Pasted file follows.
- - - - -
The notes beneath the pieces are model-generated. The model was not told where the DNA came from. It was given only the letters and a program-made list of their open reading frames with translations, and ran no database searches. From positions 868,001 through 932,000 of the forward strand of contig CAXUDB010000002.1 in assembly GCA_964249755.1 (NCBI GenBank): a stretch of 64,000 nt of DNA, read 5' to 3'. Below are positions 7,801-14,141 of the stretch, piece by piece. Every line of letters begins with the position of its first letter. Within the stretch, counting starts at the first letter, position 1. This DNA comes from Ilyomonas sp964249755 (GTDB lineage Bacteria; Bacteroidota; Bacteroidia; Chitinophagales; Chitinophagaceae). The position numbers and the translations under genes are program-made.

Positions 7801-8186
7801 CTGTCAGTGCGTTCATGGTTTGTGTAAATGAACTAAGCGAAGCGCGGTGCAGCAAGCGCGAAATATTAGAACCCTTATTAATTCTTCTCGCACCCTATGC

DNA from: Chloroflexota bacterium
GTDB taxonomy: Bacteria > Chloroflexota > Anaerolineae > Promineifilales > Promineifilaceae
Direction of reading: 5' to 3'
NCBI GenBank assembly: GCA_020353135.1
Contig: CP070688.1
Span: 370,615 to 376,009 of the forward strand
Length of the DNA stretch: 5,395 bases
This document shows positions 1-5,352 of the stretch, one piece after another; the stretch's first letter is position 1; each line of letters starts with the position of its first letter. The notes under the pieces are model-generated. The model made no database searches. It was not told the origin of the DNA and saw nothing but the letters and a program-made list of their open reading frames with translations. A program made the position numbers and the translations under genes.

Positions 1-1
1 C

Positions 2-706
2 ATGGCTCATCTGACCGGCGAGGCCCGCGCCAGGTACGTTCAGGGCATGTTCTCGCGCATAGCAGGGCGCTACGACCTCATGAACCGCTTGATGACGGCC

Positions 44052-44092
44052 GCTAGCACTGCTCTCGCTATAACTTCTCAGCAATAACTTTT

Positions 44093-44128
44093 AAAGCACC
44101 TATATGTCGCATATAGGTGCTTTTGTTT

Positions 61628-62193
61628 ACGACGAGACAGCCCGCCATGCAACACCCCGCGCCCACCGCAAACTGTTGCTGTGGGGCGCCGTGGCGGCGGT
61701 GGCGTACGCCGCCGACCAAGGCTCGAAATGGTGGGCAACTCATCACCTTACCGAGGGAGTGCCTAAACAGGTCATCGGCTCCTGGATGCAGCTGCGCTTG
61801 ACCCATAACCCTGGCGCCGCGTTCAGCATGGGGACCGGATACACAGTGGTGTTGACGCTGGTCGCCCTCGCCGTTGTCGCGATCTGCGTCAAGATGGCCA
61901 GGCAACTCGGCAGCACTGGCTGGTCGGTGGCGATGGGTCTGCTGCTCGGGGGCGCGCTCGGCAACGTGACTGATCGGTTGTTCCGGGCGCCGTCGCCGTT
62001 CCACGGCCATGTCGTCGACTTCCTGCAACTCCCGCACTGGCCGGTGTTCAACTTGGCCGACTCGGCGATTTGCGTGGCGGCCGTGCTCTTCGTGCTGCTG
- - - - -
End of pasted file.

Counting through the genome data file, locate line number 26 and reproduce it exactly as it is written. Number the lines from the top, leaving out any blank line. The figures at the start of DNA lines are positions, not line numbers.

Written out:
62001 CCACGGCCATGTCGTCGACTTCCTGCAACTCCCGCACTGGCCGGTGTTCAACTTGGCCGACTCGGCGATTTGCGTGGCGGCCGTGCTCTTCGTGCTGCTG